Arulanandan A, Loomba R. Noninvasive testing for NASH and NASH with advanced fibrosis: are we there yet? Curr Hepatology Rep. 2015;14:109–18.
Rinella ME, Lominadze Z, Loomba R, Charlton M, Neushwander-Tetri BA, Caldwell SH, Kowdley K, Harrison SA. Practice patterns in NAFLD and NASH: real life differs from published guidelines. Therap Adv Gastroenterol. 2015;9(1):4–12.
Brunt EM. Nonalcoholic steatohepatitis. Semin Liver Dis. 2004;24(1):3–20.
Ratziu V, Goodman Z, Sanyal A. Current efforts and trends in the treatment of NASH. J Hepatol. 2015;62(1 Suppl):S65–75.
Wieland AC, Quallick M, Truesdale A, Mettler P, Bambha KM. Identifying practice gaps to optimize medical care for patients with nonalcoholic fatty liver disease. Dig Dis Sci. 2013;58(10):2809–16.
Bergqvist CJ, Skoien R, Horsfall L, Clouston AD, Jonsson JR, Powell EE. Awareness and opinions of non-alcoholic fatty liver disease by hospital specialists. Intern Med J. 2013;43(3):247–53.
Said A, Gagovic V, Malecki K, Givens ML, Nieto FJ. Primary care practitioners survey of non-alcoholic fatty liver disease. Ann Hepatol. 2013;12(5):758–65.
Grattagliano I, D’Ambrosio G, Palmieri VO, Moschetta A, Palasciano G, Portincasa P. Improving nonalcoholic fatty liver disease management by general practitioners: a critical evaluation and impact of an educational training program. J Gastrointestin Liver Dis. 2008;17(4):389–94.
Harrison SA, Okada SY, Su CA, Paulson M, J.D. B, Sanyal AJ. U.S. Physician survey of current practices in the diagnosis and treatment of nonalcoholic steatohepatitis (NASH): program and abstracts of the 65th annual meeting of the American Association for the Study of Liver Diseases (AASLD). Hepatology 2014; 60(1):Suppl Abstract 630.
Lominadze Z, Harrison SA, Charlton M, Loomba R, Neuschwander-Tetri BA, Caldwell SH, Kowdley K, Rinella ME. Survey of diagnostic and treatment patterns of NAFLD and NASH in the United States: real life practices differ from published guidelines. Program and abstracts of the 65th Annual Meeting of the American Association for the Study of Liver Diseases (AASLD) Abstract 838. Hepatology. 2014; 60:Suppl.
Kallman JB, Arsalla A, Park V, Dhungel S, Bhatia P, Haddad D, Wheeler A, Younossi ZM. Screening for hepatitis B, C and non-alcoholic fatty liver disease: a survey of community-based physicians. Aliment Pharmacol Ther. 2009;29(9):1019–24.
Lazo M, Hernaez R, Bonekamp S, Kamel IR, Brancati FL, Guallar E, Clark JM. Non-alcoholic fatty liver disease and mortality among US adults: prospective cohort study. BMJ. 2011;343:d6891.
Williams CD, Stengel J, Asike MI, Torres DM, Shaw J, Contreras M, Landt CL, Harrison SA. Prevalence of nonalcoholic fatty liver disease and nonalcoholic steatohepatitis among a largely middle-aged population utilizing ultrasound and liver biopsy: a prospective study. Gastroenterology. 2011;140(1):124–31.
CASRO. Code of standards and ethics. Accessed at http://www.casro.org/?page=TheCASROCode2014 on 30 Nov 2015.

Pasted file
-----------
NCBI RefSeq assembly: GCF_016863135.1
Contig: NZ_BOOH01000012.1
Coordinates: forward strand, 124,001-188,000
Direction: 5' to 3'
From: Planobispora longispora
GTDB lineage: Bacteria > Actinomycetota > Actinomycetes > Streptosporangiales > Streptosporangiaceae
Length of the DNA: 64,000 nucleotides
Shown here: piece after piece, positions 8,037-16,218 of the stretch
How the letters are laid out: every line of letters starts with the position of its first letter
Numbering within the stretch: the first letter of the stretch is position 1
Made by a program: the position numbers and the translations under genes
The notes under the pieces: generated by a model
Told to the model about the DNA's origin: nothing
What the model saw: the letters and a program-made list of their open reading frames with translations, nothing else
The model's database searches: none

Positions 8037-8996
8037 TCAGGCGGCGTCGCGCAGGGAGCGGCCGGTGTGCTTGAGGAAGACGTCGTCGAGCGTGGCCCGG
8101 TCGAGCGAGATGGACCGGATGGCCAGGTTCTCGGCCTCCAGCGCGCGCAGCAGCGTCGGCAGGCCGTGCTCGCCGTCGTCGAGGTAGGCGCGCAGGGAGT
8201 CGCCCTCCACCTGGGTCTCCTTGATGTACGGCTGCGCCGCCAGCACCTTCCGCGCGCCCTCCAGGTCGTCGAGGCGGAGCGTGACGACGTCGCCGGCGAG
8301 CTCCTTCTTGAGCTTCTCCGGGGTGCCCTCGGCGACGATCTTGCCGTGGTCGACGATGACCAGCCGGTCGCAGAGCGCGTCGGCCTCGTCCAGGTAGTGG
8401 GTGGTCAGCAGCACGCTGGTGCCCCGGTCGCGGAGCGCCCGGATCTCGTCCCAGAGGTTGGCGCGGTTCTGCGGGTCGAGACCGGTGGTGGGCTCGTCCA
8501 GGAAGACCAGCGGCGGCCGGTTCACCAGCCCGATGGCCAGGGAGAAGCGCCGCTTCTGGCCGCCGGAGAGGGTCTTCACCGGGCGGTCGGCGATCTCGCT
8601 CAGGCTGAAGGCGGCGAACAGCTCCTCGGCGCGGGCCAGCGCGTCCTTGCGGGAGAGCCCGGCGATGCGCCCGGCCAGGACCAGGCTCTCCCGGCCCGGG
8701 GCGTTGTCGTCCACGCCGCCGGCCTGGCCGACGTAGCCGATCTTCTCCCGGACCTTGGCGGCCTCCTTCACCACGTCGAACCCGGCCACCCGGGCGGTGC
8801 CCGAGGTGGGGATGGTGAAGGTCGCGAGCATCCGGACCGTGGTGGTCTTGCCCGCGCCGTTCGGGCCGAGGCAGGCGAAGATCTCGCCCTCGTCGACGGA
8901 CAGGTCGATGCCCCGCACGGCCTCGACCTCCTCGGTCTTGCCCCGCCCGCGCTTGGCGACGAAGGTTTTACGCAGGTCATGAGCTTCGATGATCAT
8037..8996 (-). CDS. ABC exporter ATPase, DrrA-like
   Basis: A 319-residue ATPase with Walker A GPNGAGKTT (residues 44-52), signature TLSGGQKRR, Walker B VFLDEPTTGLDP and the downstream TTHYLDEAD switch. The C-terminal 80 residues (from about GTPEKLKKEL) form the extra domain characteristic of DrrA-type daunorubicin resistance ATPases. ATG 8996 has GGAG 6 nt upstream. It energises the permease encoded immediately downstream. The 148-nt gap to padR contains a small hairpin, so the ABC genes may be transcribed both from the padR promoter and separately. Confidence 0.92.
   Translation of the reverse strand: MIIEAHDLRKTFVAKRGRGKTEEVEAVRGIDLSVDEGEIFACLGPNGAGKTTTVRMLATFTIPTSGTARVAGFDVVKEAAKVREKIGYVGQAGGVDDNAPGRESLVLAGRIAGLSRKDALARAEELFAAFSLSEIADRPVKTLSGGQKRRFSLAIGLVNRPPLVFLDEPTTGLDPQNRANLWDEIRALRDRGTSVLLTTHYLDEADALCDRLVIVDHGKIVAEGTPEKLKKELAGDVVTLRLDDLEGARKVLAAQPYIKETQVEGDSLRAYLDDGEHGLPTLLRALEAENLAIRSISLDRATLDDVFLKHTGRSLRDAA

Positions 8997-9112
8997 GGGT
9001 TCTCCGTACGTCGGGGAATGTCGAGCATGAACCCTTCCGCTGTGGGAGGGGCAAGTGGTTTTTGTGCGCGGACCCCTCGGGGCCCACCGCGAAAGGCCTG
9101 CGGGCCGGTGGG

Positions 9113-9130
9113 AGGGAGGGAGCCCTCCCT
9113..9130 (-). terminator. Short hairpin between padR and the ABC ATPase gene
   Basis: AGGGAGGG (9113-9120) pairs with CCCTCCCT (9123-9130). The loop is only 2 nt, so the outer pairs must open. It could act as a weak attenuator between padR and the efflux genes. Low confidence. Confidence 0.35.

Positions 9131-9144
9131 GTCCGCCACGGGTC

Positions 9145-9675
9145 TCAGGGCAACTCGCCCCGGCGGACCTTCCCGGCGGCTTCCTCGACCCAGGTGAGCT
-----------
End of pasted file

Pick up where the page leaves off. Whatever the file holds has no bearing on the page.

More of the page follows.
HHS gov. US Department of Health and Human Services. Code of Federal Regulations accessed at http://www.hhs.gov/ohrp/humansubjects/guidance/45cfr46.html#46.102 on 30 Nov 2015.
Ratziu V, Bellentani S, Cortez-Pinto H, Day C, Marchesini G. A position statement on NAFLD/NASH based on the EASL 2009 special conference. J Hepatol. 2010;53:372–84.
Dyson JK, Anstee QM, McPherson S. Non-alcoholic fatty liver disease: a practical approach to diagnosis and staging. Frontline Gastroenterol. 2014;5(3):211–8.
Grattagliano I, Ubaldi E, Napoli L, Marulli CF, Nebiacolombo C, Cottone C, Portincasa P. Utility of noninvasive methods for the characterization of nonalcoholic liver steatosis in the family practice. The “VARES” Italian multicenter study. Ann Hepatol. 2013;12(1):70–7.
Pulmonary hypertension association accessed at http://www.phassociation.org/PHCareCenters on 4 Jan 2016.
All of the authors contributed to the conception and design of the study and analysis methods. SPB and DG collected and analyzed the data. SPB, DG, and MS drafted the manuscript. AC supervised all aspects of the study. All of the authors contributed to interpreting the data, critically revised the manuscript for important intellectual content and approved the final version of the submitted manuscript. All authors read and approved the final manuscript.
Under the direction of the authors, Kristina Wasson-Blader, PhD, drafted the initial version of the manuscript and provided editorial assistance.
The authors declare that they have no competing interests.
About this article
Cite this article
Polanco-Briceno, S., Glass, D., Stuntz, M. et al. Awareness of nonalcoholic steatohepatitis and associated practice patterns of primary care physicians and specialists. BMC Res Notes 9, 157 (2016). https://doi.org/10.1186/s13104-016-1946-1
- Nonalcoholic fatty liver disease
- Nonalcoholic steatohepatitis
- Practice guideline
- Disease management
- Primary care physicians